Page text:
Thursday, March 27, 2008

Winter Break: A Thousand Splendid Suns

Throughout the book, Mariam experiences changes in her relationships with Jalil, Rasheed, and Laila. Before he age of 15 (or specifically before Nana’s death), Mariam was a cheerful girl who believes that “she was [Jalil’s] little flower” (4). When she was around Jalil, she “did not feel at all like a harami” (5) like Nana said she is. However, after Nana hangs herself, she feels completely different about her parents. She believes that Nana had not been lying about Jalil’s cowardness. She believes that Nana had not been ling about Jalil’s cowardness. She feels that Jalil’s inability to accept her into his house when she comes to his house is a proof of Nana’s accusations. She thinks that she is responsible for Nana’s death, because Nana had tell her that she’ll “just die if she goes” (36) and find Jalil.
With her marriage to Rasheed in Kabul, Mariam is further disgusted at Jalil’s cowardness—his inability to speak up and tell his three wives about Mariam’s distaste for the marriage. In the end, she hates her father (although she still lingers to his image sometimes). The last things ever said by Mariam to Jalil is “Don’t come I won’t see you…I don’t want to hear from you. Ever…It ends here for you and me” (50).
In the beginning, Mariam was glad that she will be sleeping in a different bedroom from Rasheed because of his regularity of “sleeping alone” (55). She thought that she would live a happy life with him. Afterall, he had been gentle to her sometimes before their first making of love. She had feel “prized by his protectiveness…treasured and significant” (74) when he asked her to wear the burka. However, later on, after losing her baby and inability of having a baby, Rasheed had become tough on her. He never talks to her and he makes her work like a maid and beats her whenever he feels like it.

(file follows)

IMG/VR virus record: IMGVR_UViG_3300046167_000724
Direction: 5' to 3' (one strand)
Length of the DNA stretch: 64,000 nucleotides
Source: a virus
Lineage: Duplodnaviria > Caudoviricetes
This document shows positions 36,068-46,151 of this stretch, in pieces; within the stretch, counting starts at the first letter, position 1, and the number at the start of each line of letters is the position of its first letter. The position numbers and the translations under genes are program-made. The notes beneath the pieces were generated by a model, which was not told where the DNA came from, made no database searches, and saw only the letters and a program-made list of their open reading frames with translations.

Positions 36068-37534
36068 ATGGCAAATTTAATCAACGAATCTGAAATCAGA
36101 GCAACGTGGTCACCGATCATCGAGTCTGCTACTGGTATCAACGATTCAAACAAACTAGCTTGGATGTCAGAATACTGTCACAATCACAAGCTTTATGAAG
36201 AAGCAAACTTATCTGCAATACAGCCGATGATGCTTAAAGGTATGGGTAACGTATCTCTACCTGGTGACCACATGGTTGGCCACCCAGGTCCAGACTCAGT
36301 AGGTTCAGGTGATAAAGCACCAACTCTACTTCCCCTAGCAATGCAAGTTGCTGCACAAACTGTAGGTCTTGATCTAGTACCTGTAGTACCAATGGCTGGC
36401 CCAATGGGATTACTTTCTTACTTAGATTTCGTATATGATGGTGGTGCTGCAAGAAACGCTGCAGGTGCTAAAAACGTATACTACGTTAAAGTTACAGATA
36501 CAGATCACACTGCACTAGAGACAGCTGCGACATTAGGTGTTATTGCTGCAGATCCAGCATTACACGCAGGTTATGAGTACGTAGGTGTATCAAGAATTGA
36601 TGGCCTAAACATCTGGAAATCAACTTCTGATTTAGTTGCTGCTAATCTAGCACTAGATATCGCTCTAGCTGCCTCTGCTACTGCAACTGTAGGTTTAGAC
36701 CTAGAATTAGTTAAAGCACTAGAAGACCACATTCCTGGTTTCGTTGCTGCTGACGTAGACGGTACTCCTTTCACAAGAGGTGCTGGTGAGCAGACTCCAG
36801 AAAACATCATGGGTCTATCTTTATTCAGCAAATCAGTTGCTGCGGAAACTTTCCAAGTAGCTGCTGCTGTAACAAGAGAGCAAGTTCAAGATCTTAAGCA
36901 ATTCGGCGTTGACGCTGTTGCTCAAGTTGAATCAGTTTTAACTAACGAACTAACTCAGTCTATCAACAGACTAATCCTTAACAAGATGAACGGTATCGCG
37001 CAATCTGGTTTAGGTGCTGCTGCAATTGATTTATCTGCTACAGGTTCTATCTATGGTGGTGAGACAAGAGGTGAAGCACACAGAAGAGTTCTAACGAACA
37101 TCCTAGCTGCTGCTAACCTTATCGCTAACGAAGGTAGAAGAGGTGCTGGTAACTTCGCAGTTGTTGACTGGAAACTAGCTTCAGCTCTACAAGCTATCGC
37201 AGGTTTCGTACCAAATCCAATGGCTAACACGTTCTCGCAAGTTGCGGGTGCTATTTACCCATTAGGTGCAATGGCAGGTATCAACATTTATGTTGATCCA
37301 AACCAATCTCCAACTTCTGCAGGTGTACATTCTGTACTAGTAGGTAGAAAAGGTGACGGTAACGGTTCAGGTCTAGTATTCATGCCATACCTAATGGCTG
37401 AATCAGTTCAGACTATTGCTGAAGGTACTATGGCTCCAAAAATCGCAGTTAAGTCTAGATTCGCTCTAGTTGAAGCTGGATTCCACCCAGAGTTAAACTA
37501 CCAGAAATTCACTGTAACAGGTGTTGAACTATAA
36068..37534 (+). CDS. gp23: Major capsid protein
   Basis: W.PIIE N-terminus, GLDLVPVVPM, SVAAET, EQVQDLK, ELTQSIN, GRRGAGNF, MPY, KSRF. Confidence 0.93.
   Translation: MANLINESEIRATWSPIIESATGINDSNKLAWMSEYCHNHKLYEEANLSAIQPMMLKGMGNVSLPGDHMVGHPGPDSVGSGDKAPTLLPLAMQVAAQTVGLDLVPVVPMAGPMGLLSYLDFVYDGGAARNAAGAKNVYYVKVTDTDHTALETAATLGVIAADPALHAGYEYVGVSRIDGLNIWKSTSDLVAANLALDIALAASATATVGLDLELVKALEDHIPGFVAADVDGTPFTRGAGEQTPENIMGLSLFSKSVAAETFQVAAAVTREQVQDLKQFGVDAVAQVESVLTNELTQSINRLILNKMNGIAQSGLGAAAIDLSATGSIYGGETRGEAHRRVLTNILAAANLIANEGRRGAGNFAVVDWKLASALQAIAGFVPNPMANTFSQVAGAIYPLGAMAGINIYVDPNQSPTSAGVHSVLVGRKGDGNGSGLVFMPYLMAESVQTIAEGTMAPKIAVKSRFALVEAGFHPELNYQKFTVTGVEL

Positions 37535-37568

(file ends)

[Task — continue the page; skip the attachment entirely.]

Laila has brought a change into Mariam’s life when she first came into the house. She disliked Laila because she thinks that “Laila steals [her] husband” (202). In the end, she knows that Laila only marries Rasheed for the sake of Aziza, her baby with Tarif. They became friend. This is when Mariam feels love once again. In the end, when she plead guilty of killing Rasheed, she is to be executed in front of a crowd. She “wished for so much in those final moments…and yet it was not regret any longer but a sensation of abundant peace” (329). She feels happy that she is to leave the world as “a woman who had loved and been loved back [and that] this was a legitimate end to a life of illegitimate beginnings” (329).

1 comment:

Ping L 6 said...

A Thousand Splendid Suns and the Kite Runner by Khaled Hosseini are considered two of the best books I read. I enjoy the relationships, the joy, and the feeling of lost found in the book. This is the only on-demand writing that I actually enjoyed writing and feel less stressful writing during a test.